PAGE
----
Luissa

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The parents are at fault.

Indeed. The parents are at fault.

Why they didn't search their property and objects themselves before calling the police is beyond me.

When I was a wee girl, one of our neighboring families, (a very disorganized one that my mother couldn't stand; we weren't allowed to play at their house), called the police because the youngest daughter was missing. The whole neighborhood turned out and spent a couple of hours searching. We ended the search when the mother informed us that the girl was asleep in her bed.

Needless to say, the police were not amused.

My mom lost me once, they searched the whole house, and the whole neighborhood. I was asleep between the bed and the wall on the A/C vent. :lol:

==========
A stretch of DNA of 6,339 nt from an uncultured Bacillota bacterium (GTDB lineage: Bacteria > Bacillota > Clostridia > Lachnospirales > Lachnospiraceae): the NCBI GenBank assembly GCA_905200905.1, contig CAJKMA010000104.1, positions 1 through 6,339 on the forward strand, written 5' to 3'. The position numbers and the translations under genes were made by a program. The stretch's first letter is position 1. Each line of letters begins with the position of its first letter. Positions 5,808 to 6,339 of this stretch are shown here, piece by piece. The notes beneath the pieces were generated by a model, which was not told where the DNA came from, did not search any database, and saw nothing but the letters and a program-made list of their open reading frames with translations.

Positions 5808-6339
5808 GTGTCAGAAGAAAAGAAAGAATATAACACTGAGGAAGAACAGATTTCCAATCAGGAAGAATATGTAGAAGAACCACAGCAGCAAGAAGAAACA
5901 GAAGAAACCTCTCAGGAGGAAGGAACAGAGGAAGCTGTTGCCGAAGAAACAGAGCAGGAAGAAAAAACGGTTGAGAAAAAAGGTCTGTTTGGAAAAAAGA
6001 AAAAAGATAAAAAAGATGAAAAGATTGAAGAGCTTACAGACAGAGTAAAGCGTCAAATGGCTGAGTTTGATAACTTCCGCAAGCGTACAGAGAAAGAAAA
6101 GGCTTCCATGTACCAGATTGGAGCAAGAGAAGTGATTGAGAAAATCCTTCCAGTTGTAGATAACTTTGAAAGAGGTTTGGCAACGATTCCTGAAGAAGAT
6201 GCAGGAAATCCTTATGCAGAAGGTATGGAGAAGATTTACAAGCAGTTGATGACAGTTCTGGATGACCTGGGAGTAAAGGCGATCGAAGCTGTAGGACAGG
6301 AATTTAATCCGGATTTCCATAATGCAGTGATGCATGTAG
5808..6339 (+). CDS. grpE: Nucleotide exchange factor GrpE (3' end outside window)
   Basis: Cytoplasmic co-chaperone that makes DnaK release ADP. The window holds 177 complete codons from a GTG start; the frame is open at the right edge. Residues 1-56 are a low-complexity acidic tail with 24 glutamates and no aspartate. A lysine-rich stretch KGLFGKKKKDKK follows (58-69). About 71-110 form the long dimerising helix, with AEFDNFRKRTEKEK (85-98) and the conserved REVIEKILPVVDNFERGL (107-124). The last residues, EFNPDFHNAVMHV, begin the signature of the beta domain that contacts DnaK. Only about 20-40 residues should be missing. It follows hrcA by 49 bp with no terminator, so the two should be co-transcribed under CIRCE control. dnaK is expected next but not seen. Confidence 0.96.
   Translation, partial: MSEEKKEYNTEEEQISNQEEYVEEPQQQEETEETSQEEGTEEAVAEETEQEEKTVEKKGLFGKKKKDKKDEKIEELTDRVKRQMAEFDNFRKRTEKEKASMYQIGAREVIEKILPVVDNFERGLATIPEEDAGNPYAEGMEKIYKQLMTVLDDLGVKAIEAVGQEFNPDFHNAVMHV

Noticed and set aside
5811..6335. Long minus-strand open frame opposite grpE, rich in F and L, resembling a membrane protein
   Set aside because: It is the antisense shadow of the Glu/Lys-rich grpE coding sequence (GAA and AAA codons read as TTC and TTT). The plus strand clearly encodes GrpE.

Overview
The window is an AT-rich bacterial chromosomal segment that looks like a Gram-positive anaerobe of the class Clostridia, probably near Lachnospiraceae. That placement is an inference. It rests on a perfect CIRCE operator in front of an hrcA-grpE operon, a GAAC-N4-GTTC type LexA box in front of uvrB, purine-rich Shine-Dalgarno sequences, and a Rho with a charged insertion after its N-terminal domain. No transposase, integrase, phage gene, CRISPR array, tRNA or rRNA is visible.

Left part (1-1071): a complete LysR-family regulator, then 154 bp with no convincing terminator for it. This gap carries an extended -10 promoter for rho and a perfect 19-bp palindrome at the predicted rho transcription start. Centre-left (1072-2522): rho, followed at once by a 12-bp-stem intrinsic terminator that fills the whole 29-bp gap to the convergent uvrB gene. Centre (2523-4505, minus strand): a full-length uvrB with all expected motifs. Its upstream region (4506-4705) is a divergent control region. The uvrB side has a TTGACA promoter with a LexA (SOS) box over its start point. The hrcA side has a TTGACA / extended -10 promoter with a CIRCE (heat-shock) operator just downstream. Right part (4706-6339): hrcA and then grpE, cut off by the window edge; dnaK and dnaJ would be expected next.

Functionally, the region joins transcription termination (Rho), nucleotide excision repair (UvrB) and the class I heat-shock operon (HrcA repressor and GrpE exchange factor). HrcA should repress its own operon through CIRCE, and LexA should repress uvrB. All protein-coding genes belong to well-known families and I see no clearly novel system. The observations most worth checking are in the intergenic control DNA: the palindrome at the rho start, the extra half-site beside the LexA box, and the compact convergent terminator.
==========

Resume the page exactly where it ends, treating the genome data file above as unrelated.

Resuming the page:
My mom never called the cops. lol
 

Luissa

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This is like the babies dying from choking on the blinds, and now the companies have to change their design because 5 babies died. It is said they died, but who puts blinds by their babies beds? And why did they not notice? When my son was a baby, I knew enough to not have any choking hazards near him or his bed, and I also checked on him often.
 

Luissa

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Come to think of it, my mom lost me a lot. In her defense, there was six of us, with four being boys. :lol:
I am lucky to be alive.
 
OP
C

chanel

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Interesting We all agree. I wonder if this is a Jersey thing. Just pay the settlement to make people feel better. After all - its just taxpayer money. No wonder we are in such a mess.
 

Montrovant